How to block webcam usage in Windows 10 if you’re worried about your privacy

Ovidiu Ionita By: Ovidiu Ionita
3 minute read

Home » How to block webcam usage in Windows 10 if you’re worried about your privacy

How to block webcam usage in Windows 10 if you're worried about your privacy

In an age where we depend on and use technology for most of our daily tasks privacy has become a real and big concern for IT users. A big one is unauthorized access to the webcam, making possible for other people to monitor you and your activities.

Websites like shodan.io have made a habit of exposing vulnerable webcam streams in the hope of bringing awareness to users about incorrect usage of privacy settings on various devices connected to the internet.

In today’s article we’ll go through the various way you can monitor, control and restrict webcam usage on machines running Windows 10.

1. Application settings

The first line of defense for webcam usage is usually embedded in the Settings/Options section found in most applications that have the ability to access it.

For example, Skype’s settings menu offers some options regarding which contacts can access your webcam and shared screen. The functions found here are very limited in regards to privacy but some applications offer more choices than other.

How to block webcam usage in Windows 10 if you're worried about your privacy

2. Windows 10 privacy settings

Windows 10 offers greater control than previous versions over the devices connected to computers and it presents these options in a very simple and intuitive interface. To access them just open the Start menu and select Settings. Click on the Privacy section and head over to Camera options in the left pane.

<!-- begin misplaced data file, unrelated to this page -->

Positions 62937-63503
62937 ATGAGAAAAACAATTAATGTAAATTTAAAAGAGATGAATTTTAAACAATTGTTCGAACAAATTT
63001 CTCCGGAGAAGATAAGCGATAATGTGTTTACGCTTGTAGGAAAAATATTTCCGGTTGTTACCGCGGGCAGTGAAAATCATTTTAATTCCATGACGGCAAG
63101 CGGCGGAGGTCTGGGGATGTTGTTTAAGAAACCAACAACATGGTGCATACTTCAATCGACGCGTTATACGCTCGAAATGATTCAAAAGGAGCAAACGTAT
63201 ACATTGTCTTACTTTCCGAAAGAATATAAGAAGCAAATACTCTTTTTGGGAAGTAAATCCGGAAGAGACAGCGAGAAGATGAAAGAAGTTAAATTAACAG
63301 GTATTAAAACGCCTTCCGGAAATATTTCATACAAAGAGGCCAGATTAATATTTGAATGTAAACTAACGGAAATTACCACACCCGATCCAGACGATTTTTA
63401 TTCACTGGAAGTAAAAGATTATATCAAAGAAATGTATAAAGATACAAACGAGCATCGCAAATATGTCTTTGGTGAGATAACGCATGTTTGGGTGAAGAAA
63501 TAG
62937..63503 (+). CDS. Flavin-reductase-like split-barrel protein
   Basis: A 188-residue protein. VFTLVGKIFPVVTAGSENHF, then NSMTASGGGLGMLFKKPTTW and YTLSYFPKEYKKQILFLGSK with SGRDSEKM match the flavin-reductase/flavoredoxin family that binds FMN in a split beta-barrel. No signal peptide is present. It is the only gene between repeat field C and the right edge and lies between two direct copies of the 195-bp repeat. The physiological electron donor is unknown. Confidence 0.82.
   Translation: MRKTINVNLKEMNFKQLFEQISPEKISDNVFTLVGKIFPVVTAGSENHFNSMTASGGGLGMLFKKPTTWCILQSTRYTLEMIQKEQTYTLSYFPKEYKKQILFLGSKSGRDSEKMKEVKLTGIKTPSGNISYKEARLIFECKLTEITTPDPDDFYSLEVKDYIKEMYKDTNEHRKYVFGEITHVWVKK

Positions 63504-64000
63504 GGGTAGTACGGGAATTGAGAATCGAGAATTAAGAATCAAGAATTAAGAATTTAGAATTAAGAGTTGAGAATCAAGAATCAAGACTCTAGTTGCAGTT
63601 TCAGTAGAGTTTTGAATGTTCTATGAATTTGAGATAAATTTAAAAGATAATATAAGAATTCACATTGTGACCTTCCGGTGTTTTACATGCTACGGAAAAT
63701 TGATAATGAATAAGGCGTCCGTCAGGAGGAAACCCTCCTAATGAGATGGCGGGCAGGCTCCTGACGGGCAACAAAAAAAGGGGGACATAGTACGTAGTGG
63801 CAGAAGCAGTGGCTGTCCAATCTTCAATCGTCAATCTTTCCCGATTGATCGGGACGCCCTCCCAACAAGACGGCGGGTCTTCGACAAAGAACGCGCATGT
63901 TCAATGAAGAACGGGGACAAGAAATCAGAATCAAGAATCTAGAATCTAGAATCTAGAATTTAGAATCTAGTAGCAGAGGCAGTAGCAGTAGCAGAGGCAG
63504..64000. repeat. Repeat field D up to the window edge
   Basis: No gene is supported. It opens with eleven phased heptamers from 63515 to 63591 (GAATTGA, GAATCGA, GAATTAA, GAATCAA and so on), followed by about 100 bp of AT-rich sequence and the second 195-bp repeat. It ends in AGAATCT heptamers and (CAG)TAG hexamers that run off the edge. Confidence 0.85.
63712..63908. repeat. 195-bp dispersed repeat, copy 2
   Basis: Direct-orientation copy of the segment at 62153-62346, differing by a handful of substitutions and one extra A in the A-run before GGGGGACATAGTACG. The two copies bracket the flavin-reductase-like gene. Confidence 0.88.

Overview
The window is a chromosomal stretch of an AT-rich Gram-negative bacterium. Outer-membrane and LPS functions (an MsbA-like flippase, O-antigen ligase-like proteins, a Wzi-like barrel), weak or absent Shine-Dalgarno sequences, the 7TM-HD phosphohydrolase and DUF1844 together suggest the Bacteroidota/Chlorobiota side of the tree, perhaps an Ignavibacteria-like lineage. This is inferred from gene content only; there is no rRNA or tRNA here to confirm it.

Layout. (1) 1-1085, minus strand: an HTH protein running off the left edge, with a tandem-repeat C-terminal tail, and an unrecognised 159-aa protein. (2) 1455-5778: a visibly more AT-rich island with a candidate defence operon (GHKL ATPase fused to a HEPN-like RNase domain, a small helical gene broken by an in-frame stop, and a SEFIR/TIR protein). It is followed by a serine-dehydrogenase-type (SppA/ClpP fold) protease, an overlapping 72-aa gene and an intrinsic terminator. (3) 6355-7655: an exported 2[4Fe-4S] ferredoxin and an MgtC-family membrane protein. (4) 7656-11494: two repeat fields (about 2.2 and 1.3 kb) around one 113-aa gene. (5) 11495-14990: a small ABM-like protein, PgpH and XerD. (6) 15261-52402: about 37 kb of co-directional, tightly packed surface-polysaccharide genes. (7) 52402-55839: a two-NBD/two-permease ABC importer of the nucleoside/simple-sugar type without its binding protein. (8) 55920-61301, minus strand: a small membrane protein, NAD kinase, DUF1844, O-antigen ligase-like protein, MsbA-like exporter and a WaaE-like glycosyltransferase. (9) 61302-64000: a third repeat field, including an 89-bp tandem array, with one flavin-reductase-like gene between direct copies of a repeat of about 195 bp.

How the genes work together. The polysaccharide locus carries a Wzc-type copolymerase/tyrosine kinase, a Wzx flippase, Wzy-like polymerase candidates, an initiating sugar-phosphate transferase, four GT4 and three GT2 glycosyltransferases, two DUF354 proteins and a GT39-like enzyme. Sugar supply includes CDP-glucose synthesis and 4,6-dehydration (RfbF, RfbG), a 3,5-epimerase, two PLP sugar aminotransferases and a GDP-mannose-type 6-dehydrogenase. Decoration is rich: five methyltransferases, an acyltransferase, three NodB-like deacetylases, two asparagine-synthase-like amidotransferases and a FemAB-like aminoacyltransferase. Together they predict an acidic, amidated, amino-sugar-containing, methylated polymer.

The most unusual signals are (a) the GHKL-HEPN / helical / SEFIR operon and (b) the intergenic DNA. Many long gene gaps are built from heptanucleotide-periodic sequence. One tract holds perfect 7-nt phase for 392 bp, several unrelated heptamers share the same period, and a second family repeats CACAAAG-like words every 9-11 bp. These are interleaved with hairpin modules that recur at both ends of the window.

How to block webcam usage in Windows 10 if you're worried about your privacy

Here you’ll find a list of applications that have access to your webcam alongside controls to enable or disable said access. At the top of the window you also have a master switch that disables access to the camera for all applications listed.

Please note that not all installed applications are listed here. For example I have Skype and Yahoo! Messenger installed, applications with camera access, and they are not listed here. The applications found here are mostly the ones installed from the Windows Store, so please keep this in mind when reviewing your privacy settings.

3. Disable or disconnect webcam

A good way to control your webcam is by disabling or disconnecting it from your machine. Yes this is a brute method but it’s one that’s more reliable than controlling individual applications usage which can be vulnerable to software attacks.

The easiest way to disable a webcam is by simply disconnecting it from the machine, if you’re using a USB camera. But if your webcam is embedded disconnecting it isn’t that easy. What you can do instead is disable it by right clicking on the Start menu button and selecting Device Manager. In the resulting window expand the Imaging devices group, right click on your camera device and select Disable.

How to block webcam usage in Windows 10 if you're worried about your privacy

The problem with this method is that it’s also a software solution, which, under the right conditions and by the right people can be bypassed. It would be more difficult than finding vulnerabilities in individual applications but there’s still a chance.

Some computers that have embedded webcams have the option to disable them from inside the BIOS, a method that is similar to physically disconnecting the hardware. For this you’ll have to consult your machines’ manual as each one is different.

4. Cover your webcam

This option is for people more paranoid than others, and is actually the category I fall under. The best way to prevent access to your computers “eye” is by covering it. There are a lot of commercial solutions available, like Eyebloc Cover or C-Slide but paying for something that’s easier to fix by yourself is something beyond my understanding.

The easiest solution I’ve found, and used for many years, is simply sticking a piece of black insulating tape over the webcam lens. It doesn’t even have to be insulating tape or black. You can use basically anything thin that is sticky and opaque, from colored packaging tape to sticky notes, medical bandages and even a piece of gum if paranoia finds you unprepared.

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